1989-90 16 31.07 617.58 -40.00 -795.08 1987.70
1990-91 14 32.15 471.63 -37.44 -549.24 1466.98
1991-92 9 44.30* 1019.35 -16.09* -370.23 2301.02
1992-93 4 43.48 725.75 -18.28 -305.12 1669.15
1993-94 5 34.79 709.05 12.34 251.50 2038.09
1994-95 8 34.37 531.87 11.82 182.91 1547.50
1995-96 4 43.74 337.49 22.54 173.92 771.59
1996-97 7 44.43 586.20 23.42 309.00 1319.39
1997-98 5 40.32 1202.63 17.29 515.71 2982.71
1998-99 4 39.87 1161.13 16.20 471.79 2912.30
1999-00 5 32.43 277.58 8.96 76.69 855.95
2000-01 7 47.70 3208.19 23.08 1552.30 6725.76
2001-02 6 53.04 4262.07 26.45 2125.41 8035.58
2002-03 3 60.70 3542.35 15.83 923.81 5835.83
2003-04 3 33.23 1065.56 0.75 24.05 3206.61
Overall Average 39.42 21510.73 -3.27 -1784.25 54571.82
For 163 Loans
N.B. (i) *Indicate one loan which has been excluded whose grant element is undefined.
(ii) Weighted average of grant element has been computed in years in which terms
and conditions were different.
(iii) Grant element of loans since 1993-94 has been based on general terms and
conditions.
Source (Basic Data): Govt of India, External Assistance, (2003-04 and other issues);
Ministry of Finance, Department of Economic Affairs; Aid, Accounts and Audit Division.

(b) IDA Loans: The International Development Association


established in 1960, as an affiliate of the WB, makes concessionary long term
loans to the governments of the world's poorest countries, though some small
countries — mostly island countries, with somewhat higher income levels may
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Amritsar

also qualify. IDA, also known as 'soft lending agency' of 'the Bank', lends
without charging interest (interest free loans) using funds provided entirely by
the contributions by the member countries, with a grace period of 10 years
and principal repayments stretching thereafter over 20-30 years depending
upon the situation. However, the borrower has to pay three-fourth of one-
percent as service charge to the IDA, which the WB uses to cover its
administrative charges. There is no grace period for the service charge
obligations like interest payments.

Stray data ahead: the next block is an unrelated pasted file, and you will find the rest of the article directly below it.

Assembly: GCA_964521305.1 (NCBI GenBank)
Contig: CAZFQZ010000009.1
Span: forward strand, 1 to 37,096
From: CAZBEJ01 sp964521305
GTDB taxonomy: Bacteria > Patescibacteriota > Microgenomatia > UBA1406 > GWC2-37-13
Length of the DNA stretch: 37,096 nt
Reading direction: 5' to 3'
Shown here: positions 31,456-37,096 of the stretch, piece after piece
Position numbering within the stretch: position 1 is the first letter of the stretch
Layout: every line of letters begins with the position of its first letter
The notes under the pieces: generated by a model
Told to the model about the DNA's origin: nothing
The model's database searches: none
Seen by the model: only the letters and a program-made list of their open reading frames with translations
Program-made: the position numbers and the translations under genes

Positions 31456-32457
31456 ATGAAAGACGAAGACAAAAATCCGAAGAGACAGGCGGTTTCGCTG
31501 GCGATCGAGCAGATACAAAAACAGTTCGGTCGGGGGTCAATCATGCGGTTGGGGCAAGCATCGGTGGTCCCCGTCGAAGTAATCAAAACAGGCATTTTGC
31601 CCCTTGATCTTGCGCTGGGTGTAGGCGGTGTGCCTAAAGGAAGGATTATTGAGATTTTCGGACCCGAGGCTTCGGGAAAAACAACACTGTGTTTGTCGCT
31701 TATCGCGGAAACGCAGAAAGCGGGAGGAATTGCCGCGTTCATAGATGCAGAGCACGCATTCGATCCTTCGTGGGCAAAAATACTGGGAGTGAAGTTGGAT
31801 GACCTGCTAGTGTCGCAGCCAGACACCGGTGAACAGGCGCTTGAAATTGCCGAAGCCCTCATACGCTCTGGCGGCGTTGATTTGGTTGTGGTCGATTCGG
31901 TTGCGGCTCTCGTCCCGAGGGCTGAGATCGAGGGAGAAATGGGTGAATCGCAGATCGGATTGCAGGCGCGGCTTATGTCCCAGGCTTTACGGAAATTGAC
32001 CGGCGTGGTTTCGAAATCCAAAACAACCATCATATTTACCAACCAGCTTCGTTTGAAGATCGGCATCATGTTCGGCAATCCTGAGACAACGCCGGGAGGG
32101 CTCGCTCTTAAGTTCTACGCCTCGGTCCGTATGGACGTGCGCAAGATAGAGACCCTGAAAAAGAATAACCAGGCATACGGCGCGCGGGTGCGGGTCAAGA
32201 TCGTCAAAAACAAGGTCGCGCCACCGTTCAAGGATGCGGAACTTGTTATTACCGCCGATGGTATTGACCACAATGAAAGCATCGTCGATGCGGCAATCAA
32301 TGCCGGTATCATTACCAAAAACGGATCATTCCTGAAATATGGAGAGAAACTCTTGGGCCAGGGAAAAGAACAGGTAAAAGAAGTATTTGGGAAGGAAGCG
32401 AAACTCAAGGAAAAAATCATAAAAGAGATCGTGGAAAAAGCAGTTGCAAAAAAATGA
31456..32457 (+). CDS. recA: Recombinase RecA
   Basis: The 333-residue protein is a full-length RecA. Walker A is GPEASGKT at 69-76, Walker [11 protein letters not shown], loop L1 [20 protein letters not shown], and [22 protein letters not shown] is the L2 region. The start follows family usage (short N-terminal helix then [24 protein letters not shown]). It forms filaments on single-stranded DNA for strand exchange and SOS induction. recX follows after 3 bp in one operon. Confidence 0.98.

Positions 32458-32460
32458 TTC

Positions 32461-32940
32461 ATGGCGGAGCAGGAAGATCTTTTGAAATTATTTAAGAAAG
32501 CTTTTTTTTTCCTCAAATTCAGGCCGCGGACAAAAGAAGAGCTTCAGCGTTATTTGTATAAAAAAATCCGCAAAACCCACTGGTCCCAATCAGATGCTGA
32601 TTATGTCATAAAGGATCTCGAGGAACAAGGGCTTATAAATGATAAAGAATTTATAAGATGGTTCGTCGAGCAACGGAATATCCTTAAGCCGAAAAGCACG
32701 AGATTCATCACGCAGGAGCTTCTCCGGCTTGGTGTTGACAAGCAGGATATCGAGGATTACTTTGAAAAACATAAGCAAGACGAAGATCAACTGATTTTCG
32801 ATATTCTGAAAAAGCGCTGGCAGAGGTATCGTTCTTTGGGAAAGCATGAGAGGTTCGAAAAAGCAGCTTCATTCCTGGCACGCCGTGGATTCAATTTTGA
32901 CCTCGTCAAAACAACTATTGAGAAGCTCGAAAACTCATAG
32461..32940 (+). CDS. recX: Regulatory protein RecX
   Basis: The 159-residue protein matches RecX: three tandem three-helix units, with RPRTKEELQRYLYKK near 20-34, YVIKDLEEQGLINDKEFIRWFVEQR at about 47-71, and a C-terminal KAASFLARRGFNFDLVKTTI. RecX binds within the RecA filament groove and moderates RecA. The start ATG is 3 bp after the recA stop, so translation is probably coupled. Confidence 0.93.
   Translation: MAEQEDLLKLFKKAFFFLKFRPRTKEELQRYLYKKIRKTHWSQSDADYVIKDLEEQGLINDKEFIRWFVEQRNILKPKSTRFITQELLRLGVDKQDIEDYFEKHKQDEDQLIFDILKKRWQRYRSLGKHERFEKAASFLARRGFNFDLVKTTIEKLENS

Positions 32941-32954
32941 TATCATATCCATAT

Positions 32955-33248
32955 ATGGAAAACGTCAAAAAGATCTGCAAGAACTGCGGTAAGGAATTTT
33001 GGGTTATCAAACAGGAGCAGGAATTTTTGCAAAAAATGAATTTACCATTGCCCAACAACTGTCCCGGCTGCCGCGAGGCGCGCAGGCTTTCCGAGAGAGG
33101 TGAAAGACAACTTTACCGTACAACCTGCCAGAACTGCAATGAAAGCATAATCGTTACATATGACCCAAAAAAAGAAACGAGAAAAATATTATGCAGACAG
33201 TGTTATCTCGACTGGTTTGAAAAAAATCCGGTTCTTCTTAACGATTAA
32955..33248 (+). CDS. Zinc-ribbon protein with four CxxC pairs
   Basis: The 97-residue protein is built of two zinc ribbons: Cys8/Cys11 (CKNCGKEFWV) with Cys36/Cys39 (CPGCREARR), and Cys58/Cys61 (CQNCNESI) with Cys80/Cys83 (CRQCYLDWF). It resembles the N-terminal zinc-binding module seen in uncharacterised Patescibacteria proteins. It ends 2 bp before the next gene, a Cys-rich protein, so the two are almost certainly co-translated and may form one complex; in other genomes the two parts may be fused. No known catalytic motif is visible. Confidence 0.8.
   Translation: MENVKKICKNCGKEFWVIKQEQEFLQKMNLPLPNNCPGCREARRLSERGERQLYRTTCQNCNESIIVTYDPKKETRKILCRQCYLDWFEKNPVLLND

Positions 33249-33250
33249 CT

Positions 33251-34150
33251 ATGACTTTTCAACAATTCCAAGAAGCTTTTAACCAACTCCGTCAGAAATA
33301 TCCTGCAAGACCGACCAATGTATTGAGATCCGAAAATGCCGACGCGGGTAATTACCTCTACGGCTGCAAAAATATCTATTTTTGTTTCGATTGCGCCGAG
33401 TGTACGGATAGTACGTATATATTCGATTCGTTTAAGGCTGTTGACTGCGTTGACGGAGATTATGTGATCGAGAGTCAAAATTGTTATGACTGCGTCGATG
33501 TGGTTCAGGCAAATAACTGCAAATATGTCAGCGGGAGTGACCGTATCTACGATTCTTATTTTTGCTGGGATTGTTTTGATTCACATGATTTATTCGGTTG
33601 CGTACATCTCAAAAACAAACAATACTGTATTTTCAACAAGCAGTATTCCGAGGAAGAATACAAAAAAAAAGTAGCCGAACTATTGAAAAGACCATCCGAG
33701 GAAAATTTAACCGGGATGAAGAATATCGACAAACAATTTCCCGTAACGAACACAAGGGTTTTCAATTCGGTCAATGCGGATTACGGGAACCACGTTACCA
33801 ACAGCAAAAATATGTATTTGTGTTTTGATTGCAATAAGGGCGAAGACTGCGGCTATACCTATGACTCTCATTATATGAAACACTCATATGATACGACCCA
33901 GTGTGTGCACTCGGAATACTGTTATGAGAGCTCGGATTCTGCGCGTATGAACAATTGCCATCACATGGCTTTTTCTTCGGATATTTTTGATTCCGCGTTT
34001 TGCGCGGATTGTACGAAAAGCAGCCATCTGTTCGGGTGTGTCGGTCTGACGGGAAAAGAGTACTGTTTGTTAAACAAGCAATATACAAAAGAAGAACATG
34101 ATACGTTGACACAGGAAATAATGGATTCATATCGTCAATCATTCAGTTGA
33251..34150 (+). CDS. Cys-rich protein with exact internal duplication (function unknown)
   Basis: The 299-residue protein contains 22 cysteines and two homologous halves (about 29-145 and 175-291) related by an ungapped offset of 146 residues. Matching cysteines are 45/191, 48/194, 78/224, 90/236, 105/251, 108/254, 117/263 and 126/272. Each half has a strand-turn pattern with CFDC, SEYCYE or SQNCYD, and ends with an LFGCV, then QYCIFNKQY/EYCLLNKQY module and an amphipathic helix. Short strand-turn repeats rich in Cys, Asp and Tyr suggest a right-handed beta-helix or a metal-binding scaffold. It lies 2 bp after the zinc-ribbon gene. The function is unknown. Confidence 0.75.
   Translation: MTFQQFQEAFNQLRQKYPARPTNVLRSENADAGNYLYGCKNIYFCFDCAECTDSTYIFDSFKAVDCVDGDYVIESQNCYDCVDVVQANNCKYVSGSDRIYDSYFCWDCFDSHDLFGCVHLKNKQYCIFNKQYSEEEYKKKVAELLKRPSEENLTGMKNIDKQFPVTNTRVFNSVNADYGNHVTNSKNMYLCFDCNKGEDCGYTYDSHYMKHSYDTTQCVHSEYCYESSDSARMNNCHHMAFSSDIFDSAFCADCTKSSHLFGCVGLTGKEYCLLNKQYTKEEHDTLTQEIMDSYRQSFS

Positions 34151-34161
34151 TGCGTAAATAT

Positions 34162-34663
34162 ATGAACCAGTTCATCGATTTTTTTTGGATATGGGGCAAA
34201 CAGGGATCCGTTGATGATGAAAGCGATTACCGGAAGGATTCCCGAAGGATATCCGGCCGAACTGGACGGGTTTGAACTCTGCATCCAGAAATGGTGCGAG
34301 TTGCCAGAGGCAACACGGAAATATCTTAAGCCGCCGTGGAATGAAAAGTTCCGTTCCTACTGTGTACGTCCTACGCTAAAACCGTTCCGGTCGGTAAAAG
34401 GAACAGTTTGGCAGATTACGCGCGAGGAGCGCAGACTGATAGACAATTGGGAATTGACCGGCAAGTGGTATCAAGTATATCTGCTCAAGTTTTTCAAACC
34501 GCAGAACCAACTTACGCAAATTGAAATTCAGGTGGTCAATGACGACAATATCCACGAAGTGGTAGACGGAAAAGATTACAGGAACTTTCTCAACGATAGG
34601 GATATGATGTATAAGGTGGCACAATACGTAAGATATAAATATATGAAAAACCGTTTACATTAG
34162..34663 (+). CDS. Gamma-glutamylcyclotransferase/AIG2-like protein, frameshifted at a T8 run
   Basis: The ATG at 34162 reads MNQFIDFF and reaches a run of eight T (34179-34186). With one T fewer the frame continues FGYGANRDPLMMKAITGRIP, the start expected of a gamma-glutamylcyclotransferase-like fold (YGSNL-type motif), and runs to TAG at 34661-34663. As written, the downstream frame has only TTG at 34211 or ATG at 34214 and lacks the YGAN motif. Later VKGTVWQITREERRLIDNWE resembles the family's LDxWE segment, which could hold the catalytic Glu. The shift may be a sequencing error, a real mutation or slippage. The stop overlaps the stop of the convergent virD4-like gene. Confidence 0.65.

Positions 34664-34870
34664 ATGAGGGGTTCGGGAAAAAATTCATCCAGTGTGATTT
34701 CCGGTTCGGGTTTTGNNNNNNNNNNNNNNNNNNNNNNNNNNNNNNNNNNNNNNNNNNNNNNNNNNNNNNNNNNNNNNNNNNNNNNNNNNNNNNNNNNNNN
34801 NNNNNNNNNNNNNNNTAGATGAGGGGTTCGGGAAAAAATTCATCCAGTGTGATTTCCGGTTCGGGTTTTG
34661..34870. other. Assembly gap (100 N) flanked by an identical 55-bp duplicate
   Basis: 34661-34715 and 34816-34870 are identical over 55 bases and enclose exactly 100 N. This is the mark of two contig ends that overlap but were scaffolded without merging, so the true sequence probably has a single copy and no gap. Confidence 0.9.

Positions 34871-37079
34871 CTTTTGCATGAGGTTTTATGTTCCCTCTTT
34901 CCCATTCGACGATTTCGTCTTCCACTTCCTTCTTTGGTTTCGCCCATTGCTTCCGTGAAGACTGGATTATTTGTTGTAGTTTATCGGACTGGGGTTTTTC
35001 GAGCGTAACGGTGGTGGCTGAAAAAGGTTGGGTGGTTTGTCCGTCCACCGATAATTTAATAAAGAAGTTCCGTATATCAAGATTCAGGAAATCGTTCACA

IDA assistance to India began in June, 1961 and since then, has been
an important component of her external assistance program. It has financed
269 development projects and the consolidated loan assistance amounted to
US$ 26047.35 million up to the end-March 2004 (Govt. of Indiab, 2004: pp.75-
77). This includes assistance in the form of non-project credits for industrial
imports and credits for various sectors like irrigation, agriculture, health and
family welfare, and rural development, etc.
IDA credits to India up to end-June 1987 were repayable in 50 years
(maturity) inclusive of a grace period of 10 years and those approved from
July 1, 1987 onwards were repayable in 35 years (maturity) including a
moratorium of 10 years. Though IDA credits carried commitment charges of
0.5 percent per annum on the un-disbursed balance, yet these have been
waived off by 'the Bank' from 1989-90 onwards (ibid., p.75). The estimated
grant element in the 201 IDA loans committed/ utilized during 1980-81 to
2003-04, both with and without average depreciation rate of Rupee in relation
to SDRs and US$, are outlined in Table 5. The table shows that grant element
inherent in IDA loans remained positive throughout the period under
consideration, if depreciation of Rupee vis-a-vis SDRs and US$ is ignored,
and ranged between the lowest level of 65.86 percent in 2003-04 and the
highest level of 91.03 percent in 1991-92. The overall average grant element
during the period 1980-2004 has been worked out as 84.35 percent.
However, if average rate of depreciation of Rupee is added to the interest rate
(service charges) on IDA loans, the grant element becomes negative during

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Amritsar

Table 5
Grant Element in IDA Loans

Without Depreciation With Depreciation of Loan


No. of of Rs. Against SDRs Rs. Against SDRs Amount
Year and US$ and US$
Loans
Percent Rs. Crore Percent Rs. Crore Rs. Crore
1980-81 19 83.59 1254.17 -24.82 -372.39 1500.38
1981-82 10 84.46 1020.66 -17.54 -211.96 1208.46